New Mexico Governor Susana Martinez (R) and New York Senator
Kirsten Gillibrand (D) may have soaked up most of the attention on Twitter last
week, but while people weren't watching, Immigration and Customs Enforcement (ICE)
were experiencing a resurgence themselves--and it all had to do with
According to OhMyGov Analytics, over 7,824 references to the
agency were logged on Twitter last week--over 3,000 on May 19 alone.
The culprit: a revelation of an unprecedented federal
program that would allow law enforcement to access the fingerprints of
undocumented immigrants in the state's jails--a policy that is running into
opposition from pro-immigration activists as well as local law enforcement in
the Big Apple.
"We prefer that they not do that here," New York
Commissioner Ray Kelly said in an interview with the Wall Street Journal.
"The federal government's position is that it's required under the law
they're doing it. We're complying to the extent that we have to."
With the implementation of the program, New York City joins
the manicured suburbs of Suffolk, Westchester and Nassau counties among 31
other municipalities participating in the program. Once the program is fully
implemented, the biometric information collected from the Metropolitan Correctional Center (MCC) in New York City, Riker's Island, and other
local jails will be uploaded to a national database alongside 2.4 million other
That hasn't kept the Twitterati from venting their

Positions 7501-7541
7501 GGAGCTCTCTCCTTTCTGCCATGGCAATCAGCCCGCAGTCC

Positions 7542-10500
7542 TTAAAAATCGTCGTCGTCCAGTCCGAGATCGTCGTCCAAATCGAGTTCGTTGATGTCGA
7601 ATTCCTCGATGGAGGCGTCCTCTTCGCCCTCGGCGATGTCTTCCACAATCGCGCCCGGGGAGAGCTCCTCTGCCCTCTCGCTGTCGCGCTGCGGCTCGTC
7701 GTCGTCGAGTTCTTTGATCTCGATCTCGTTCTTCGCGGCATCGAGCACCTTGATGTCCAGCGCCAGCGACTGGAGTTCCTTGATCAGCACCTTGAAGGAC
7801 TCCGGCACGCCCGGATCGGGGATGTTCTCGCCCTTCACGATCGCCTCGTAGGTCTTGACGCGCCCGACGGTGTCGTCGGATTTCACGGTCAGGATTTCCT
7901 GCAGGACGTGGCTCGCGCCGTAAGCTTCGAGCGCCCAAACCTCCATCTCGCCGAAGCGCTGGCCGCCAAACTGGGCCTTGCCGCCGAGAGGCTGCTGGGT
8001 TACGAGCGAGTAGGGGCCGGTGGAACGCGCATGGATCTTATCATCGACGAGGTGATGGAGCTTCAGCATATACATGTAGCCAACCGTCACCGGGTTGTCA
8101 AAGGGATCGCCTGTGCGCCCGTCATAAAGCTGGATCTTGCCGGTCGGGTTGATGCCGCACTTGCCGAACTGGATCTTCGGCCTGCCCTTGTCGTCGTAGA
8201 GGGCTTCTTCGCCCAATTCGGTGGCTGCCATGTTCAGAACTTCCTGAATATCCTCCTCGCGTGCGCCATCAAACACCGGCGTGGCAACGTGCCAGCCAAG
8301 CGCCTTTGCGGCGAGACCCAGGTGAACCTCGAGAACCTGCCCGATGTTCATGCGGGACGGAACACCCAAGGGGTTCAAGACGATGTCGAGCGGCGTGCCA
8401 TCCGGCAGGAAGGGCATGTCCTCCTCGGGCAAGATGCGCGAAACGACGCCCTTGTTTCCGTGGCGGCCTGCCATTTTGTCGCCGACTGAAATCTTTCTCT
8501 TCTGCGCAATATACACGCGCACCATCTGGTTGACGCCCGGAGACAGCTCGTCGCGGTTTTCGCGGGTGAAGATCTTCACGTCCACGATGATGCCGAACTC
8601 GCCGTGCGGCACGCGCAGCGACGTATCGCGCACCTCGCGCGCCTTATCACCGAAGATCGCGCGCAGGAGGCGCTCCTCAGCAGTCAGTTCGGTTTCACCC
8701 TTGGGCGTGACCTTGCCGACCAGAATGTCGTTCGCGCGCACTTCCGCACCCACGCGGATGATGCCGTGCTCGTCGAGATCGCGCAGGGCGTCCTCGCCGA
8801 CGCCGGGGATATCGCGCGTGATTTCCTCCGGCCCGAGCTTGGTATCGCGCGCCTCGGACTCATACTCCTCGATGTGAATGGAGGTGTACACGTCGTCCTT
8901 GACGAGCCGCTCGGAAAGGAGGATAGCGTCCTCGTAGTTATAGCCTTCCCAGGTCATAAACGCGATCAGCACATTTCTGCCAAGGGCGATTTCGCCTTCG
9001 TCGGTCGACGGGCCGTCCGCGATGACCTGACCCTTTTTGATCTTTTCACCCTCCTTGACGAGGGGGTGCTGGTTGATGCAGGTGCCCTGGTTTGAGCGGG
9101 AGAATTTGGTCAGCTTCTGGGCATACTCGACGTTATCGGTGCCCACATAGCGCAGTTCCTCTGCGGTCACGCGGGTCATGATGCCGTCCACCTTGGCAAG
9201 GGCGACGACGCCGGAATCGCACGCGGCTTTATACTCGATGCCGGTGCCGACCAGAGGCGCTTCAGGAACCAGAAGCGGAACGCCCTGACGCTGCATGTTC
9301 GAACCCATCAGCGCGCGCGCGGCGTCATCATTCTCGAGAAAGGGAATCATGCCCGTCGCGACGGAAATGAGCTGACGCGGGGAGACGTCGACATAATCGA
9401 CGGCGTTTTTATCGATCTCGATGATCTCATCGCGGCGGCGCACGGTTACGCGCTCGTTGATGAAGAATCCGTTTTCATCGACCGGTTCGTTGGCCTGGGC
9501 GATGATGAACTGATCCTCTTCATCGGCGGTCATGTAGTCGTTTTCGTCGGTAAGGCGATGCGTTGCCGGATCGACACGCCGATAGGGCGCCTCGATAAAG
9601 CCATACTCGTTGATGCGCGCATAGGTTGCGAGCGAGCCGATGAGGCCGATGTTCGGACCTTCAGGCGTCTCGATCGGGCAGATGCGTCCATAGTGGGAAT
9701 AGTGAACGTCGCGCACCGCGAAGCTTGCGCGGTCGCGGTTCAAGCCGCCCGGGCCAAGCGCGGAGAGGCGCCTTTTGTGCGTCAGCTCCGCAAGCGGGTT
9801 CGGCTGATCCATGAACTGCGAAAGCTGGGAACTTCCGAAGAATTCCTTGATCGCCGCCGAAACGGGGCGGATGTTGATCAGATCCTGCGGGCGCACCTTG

"Apparently it's radical to work within the system and
'let my people in'," One user tweeted in anger.
"I would favor comprehensive immigration reform,"
@emolian wrote. "remember, Jesus was an immigrant in Egypt (technically he
was a refugee, but that's another story).
The minds of the online community and the press seemed to
meet May 16, when both metrics intersected. The social network service was
relatively quiet as news media logged 55 stories about the agency--including an
editorial sharply critical of the Secure Communities program. Yet by May 18,
the social network service lit up as nearly 2,648 users took to Twitter to
register their displeasure--or approval, as the case may be.
"Did the Mex gov't write the Pope's pro_illegal
immigration statement?" @24AheadDotCom wrote.
conference of Catholic bishops on Friday, Pope Benedict XVI went on the record
on his support for immigration reform, praising the 'great generosity' of
American Catholics in welcoming new immigrants to the country--comments that
only fueled the anger of some online.
Yet despite the turmoil, some were more facetious about the
"Well played, immigration, well played" @Abrithoo
The Twitter chatter died down a little bit by May 20, but
that hasn't alleviated worries that 'detainers' were being maltreated by local
authorities, such as, being alleged by Sheriff Joe Arpaio, who oversees the
Maricopa County Sheriff's office, who is currently fighting a racial profiling
lawsuit brought by the Justice Department.